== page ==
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    $\begingroup$ Secondly, the whole point of HoTT is that it syntactically enforces homotopy invariance, and thus in particular is unable to distinguish internally between discrete and homotopy-discrete groupoids. $\endgroup$ – Mike Shulman Jul 15 '17 at 5:07

Of course it's not necessary to make this identification, but it's fairly harmless since the groupoid of monomorphisms into an object $X$ is equivalent to the discrete category of subobjects, and it can be a slight technical convenience, especially in relation to smallness conditions. For example, we say that a category is well-powered if for each object the set of its subobjects is "small" (is a set), and this is convenient for example when discussing certain forms of adjoint functor theorems, etc.

In topos theory, assuming that a topos $E$ is well-powered (e.g., a Grothendieck topos), one way of describing a subobject classifier $\Omega$ is that the contravariant subobject functor $Sub: E^{op} \to Set$ is representable as $\hom(-, \Omega)$. This description is conceptually convenient to some people's taste.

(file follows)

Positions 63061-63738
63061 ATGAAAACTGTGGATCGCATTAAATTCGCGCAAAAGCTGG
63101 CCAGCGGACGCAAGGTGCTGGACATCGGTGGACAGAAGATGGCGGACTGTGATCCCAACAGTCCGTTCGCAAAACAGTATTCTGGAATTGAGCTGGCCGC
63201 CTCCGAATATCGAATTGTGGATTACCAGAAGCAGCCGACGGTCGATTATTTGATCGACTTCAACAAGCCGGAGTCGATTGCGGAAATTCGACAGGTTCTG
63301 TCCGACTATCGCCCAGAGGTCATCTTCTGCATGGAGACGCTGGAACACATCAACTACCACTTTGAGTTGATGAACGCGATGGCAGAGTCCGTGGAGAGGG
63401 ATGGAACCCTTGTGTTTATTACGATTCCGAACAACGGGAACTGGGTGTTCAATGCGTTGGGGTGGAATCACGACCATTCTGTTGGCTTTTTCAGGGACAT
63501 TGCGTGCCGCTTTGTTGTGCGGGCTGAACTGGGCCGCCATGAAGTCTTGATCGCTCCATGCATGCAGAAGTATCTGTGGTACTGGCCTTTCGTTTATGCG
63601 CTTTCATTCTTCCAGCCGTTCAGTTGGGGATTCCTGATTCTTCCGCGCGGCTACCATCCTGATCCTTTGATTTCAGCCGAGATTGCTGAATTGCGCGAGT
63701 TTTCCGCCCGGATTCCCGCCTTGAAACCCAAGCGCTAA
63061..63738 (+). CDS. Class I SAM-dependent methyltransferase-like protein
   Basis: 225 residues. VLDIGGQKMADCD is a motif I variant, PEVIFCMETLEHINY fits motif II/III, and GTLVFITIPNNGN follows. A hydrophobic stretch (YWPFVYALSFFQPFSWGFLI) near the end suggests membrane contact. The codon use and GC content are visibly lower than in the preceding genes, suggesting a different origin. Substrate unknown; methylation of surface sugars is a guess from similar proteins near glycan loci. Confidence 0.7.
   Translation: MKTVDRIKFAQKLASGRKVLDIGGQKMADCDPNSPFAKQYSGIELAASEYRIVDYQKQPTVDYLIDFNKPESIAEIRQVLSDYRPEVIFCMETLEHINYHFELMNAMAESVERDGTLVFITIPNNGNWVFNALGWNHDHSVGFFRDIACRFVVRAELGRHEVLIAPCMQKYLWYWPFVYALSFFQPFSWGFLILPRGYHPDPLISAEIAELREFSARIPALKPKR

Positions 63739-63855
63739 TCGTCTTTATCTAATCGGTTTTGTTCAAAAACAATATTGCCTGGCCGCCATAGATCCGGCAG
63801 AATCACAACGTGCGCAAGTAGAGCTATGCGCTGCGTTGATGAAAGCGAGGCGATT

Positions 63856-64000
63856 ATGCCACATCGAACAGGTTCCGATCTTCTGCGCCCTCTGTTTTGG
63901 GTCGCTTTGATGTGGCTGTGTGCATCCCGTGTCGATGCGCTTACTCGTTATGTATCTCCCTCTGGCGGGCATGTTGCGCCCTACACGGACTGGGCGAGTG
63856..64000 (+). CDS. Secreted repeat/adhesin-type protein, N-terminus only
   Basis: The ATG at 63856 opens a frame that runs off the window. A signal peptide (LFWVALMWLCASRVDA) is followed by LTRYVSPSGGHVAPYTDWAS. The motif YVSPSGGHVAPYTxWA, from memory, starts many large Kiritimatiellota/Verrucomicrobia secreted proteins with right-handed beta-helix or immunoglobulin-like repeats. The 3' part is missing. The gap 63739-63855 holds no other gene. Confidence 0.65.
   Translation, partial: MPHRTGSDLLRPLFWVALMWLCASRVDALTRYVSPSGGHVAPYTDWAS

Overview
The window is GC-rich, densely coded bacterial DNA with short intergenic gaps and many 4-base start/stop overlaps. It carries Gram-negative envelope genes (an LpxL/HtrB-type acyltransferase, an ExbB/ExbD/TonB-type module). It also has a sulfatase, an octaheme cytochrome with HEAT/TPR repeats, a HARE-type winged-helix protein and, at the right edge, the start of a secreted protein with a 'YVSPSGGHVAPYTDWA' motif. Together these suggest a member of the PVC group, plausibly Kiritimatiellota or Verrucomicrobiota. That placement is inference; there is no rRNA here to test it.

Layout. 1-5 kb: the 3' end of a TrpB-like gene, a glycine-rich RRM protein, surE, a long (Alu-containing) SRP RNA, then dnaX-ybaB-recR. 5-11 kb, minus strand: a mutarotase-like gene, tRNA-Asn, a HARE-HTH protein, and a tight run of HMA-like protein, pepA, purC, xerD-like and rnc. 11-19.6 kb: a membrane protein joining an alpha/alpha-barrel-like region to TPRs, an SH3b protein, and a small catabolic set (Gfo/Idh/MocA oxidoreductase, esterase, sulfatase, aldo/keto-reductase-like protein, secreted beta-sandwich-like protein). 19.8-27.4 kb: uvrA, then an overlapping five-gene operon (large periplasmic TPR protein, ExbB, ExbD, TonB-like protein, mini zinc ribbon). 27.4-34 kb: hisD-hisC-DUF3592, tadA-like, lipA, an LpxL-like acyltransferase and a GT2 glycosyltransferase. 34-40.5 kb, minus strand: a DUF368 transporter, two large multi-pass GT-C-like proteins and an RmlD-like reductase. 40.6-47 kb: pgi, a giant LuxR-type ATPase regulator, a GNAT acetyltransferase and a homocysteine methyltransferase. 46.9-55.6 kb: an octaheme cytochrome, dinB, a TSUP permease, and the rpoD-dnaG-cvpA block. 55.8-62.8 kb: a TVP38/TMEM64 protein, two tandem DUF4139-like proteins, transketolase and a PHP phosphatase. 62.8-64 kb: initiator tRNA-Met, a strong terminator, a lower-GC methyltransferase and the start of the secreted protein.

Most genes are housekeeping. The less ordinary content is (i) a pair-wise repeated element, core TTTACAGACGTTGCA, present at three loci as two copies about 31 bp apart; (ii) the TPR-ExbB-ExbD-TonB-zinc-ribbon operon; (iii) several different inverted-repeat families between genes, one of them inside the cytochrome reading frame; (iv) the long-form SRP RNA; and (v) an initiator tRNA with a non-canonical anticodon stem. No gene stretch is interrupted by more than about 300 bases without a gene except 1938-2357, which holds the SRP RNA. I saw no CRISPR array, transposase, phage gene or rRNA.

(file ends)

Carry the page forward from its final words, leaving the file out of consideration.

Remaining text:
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    $\begingroup$ Yes, I know all this, so here are my cons: 1) Many diagrams/categories/limits are actually not small, but only essentially small. So I would define a well-powered category to be one where $\mathrm{Sub}(A)$ is essentially small for every object $A$. (Or even better, define smallness in a better non-set-theoretic way so that this becomes essentially smallness). 2) This should be seen as a functor to categories, or at least, preorders (not partial orders). $\endgroup$ – Martin Brandenburg Oct 11 '14 at 22:03
  • $\begingroup$ (Small error: The category of subobjects is not ess. discrete ...) $\endgroup$ – Martin Brandenburg Oct 11 '14 at 22:05
  • $\begingroup$ (I edited just as you were writing your last comment.) Yes, as I say, you're right -- it's not necessary. But it doesn't seem to be a big deal, as noted already by Anton in a comment above. $\endgroup$ – Todd Trimble Oct 11 '14 at 22:08
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    $\begingroup$ I think the well-poweredness is beside the point: the main thing is that the groupoid core of the the category of subobjects is essentially discrete, and so we are quotienting by unique isomorphisms, which is generally well-behaved. $\endgroup$ – Peter LeFanu Lumsdaine Oct 12 '14 at 0:09
  • $\begingroup$ In fact one might also send both Sub (in the sense of OP) and $hom(-,\Omega)$ to categories (taking $\Omega$ to be an internal poset) and then require these two 2-functors to be equivalent (rather than isomorphic). $\endgroup$ – მამუკა ჯიბლაძე Oct 16 '14 at 9:23